A very brief explanation of how I got started in the MTBoS and my experiences at TMC13. I’ll provide participants with a list of a few blogs to read and individuals to follow on Twitter to get started.

MTBoS Highlights (approx 5 minutes each)
The following bullets are all websites or ideas that I think everyone needs to know about it. I consider them to be “Things that will change your teacher life dramatically” and “Things that you can implement tomorrow.” I’ll project the websites and walk everyone through the basics. Some I have used, some I have not, but want to. I know there are so many more, but we do have a limited time. Please let me know though if you think I’m missing a biggie.

Time to Play and Debrief (30-40 minutes)
After running through everything above, I think it’s important to give participants time to explore these sites on their own, but in a guided format. I will encourage them to choose at least two sites to investigate and to think about how they could start using them in their classroom. Hopefully we’ll have some time to come back together and share the things we are most excited about.

Conclusion: My Favorites (3-5 minutes each)
The MTBoS is all about sharing. I know that my colleagues have so much they could teach me, so I’m very eager to see what they might present. I’ll start with a few TMC ideas, such as Jenn’s 4 to 1, The Teaching Channel’s My Favorite No, and Nicole’s Orangamallows. I’ll also line up a few presenters ahead of time by directly asking some of my colleagues to think of something to share. My hope is that everyone gets a sense of what it’s like to be a part of this community, always sharing, always passionate, always there for each other.

So, that’s my plan so far. I can’t wait to hear your thoughts!

# Live Tweeting a Lesson

In his book, Teach Like A Pirate, Dave Burgess asks, “Do you have any lessons you could sell tickets for?” Ever since Twitter Math Camp, where live-tweeting is the norm, I’ve been wondering, “What would it look like if my students live-tweeted during a class period?” Will they post pictures? Quotes of things I say? Quotes of classmates? Key math concepts learned? Will they ask me questions???

What is live-tweeting?
“Live Tweet (v.): to engage on Twitter for a continuous period of time—anywhere from 20 minutes to a few hours—with a sequence of focused Tweets. The focus can be a big live event that everybody’s paying attention to (e.g. a TV show or an award show) or it can be an event you create yourself.”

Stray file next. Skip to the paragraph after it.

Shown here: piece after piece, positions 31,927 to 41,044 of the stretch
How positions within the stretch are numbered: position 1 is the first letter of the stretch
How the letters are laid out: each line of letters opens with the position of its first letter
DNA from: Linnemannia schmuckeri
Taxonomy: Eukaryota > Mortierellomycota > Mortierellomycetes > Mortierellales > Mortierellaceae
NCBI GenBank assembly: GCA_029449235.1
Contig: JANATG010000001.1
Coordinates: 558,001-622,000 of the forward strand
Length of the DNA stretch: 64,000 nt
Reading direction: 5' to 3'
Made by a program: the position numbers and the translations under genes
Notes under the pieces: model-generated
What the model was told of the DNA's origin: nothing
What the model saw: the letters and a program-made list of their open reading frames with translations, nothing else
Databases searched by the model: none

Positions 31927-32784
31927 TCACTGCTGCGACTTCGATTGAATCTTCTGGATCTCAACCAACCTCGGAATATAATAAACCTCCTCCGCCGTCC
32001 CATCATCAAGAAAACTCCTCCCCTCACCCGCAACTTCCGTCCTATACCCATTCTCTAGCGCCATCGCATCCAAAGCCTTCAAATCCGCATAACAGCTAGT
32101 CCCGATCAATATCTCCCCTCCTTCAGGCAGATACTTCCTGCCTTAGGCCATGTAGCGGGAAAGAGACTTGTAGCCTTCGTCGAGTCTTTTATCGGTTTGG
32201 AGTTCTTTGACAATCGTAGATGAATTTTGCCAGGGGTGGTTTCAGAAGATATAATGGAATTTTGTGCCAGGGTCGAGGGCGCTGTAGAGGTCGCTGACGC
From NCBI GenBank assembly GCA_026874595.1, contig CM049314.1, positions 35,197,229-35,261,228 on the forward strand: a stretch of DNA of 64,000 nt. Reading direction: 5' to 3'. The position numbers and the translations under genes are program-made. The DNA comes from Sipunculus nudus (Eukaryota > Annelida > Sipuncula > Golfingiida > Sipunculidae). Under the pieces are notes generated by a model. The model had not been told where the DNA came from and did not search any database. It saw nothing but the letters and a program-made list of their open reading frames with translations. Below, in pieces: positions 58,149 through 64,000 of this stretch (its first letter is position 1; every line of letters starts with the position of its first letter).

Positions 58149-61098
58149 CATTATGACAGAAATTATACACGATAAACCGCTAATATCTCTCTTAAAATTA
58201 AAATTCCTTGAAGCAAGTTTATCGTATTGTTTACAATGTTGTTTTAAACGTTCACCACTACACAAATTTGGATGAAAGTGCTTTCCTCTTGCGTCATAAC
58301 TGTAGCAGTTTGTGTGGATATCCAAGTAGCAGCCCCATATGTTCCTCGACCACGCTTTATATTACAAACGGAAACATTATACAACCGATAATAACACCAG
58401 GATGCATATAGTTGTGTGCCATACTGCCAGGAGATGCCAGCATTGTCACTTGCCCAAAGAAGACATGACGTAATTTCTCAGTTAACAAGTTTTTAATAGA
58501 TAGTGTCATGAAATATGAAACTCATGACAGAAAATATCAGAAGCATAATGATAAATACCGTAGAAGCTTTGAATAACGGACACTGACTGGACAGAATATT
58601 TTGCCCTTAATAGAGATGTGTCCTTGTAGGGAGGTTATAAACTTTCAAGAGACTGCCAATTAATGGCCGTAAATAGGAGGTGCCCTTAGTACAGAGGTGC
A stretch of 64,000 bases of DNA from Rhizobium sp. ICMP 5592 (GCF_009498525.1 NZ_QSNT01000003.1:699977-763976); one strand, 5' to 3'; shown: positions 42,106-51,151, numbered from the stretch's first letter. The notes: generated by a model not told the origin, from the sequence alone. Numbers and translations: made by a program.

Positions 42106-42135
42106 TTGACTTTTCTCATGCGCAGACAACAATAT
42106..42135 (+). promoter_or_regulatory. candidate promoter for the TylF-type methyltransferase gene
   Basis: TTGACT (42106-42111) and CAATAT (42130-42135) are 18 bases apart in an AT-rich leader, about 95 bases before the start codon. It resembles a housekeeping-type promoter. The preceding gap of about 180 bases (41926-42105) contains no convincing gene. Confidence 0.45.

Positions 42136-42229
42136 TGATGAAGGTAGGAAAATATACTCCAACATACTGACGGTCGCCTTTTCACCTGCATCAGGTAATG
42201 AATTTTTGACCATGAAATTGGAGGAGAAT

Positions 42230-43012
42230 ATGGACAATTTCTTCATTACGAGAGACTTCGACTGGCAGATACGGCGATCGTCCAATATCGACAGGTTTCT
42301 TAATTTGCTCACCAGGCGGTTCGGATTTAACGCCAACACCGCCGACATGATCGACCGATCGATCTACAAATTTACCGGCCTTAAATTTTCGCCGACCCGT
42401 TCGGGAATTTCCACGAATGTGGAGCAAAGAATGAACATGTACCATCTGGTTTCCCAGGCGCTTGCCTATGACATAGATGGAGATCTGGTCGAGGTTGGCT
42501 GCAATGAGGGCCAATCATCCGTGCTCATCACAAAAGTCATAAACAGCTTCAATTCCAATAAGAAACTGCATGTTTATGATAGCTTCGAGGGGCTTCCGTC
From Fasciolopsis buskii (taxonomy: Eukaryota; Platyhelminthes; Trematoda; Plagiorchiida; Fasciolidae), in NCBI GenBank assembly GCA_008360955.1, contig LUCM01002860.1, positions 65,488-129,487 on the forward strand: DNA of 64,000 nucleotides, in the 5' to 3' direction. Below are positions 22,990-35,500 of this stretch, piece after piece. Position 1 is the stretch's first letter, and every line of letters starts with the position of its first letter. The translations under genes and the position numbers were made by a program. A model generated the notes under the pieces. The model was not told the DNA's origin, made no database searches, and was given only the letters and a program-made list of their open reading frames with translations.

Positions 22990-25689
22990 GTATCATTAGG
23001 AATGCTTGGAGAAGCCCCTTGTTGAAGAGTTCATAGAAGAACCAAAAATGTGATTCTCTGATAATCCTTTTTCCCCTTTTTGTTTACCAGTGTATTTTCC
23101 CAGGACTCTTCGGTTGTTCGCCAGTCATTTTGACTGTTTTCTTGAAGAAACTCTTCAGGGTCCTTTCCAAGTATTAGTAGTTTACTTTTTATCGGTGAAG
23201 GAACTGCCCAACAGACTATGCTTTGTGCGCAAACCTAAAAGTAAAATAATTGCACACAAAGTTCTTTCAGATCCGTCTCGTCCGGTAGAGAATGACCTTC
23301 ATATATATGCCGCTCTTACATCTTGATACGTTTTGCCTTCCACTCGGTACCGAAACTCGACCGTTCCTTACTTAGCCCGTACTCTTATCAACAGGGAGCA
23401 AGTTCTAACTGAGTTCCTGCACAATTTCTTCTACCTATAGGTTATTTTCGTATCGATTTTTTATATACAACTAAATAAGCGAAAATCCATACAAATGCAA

Initial Thoughts:

• I’ve already created a teacher twitter account for my students to follow. I’ll be using it to tweet homework assignments, class reminders, and answer questions after school hours.
• Students who don’t have a twitter account will be able to hand-write tweets.
• I would spend some class time reviewing what live-tweeting is… maybe provide a storified example of when one of their favorite music artists live-tweeted a concert, and also provide an example I create pretending to live-tweet a math class. The goal here is to model effective and appropriate live-tweeting.
• We will decide upon a class hashtag so that we can all follow along. Something like #MHSmath (hopefully more creative). This way they don’t even have to tweet directly at me, and I can scan my phone during the lesson to see what they’re thinking.
• At a few key moments during the lesson, I will pose a question for students to answer via tweets. Since I’ll be on my phone too, I will use their responses to formatively assess how everything is going. The rest of the time, they are on their own to tweet as they wish.

Educational Benefits:

• Student Engagement
• A documented snapshot of the lesson for students to review when studying for an assessment
• A way for students to “speak up” and ask questions they otherwise might not have asked
• Showcase of student creativity and expression

Concerns:

• Will the WiFi cooperate on the day we want it to?
• What if they are too embarrassed to do it? Twitter is really big at my school. My students have A LOT of followers. If I ask them to tweet using a math hashtag, and they do it, are their friends going to make fun of them?
• I have three sections of Algebra 1, and two sections of Algebra 2. Will students read their classmates’ tweets before even coming to class? Is this even a bad thing? Or does it build anticipation?
• What if they tweet something inappropriate? Do I stop the tweeting right then and the phones go away? Probably. We’ll have this discussion prior to the lesson.
• Will my school support this idea? Our policy states it is up to the discretion of the teacher when using technology, as long as there is an educational purpose. Are my reasons above enough? Can you think of more?

This idea is definitely a work in progress… I’d love to hear your thoughts.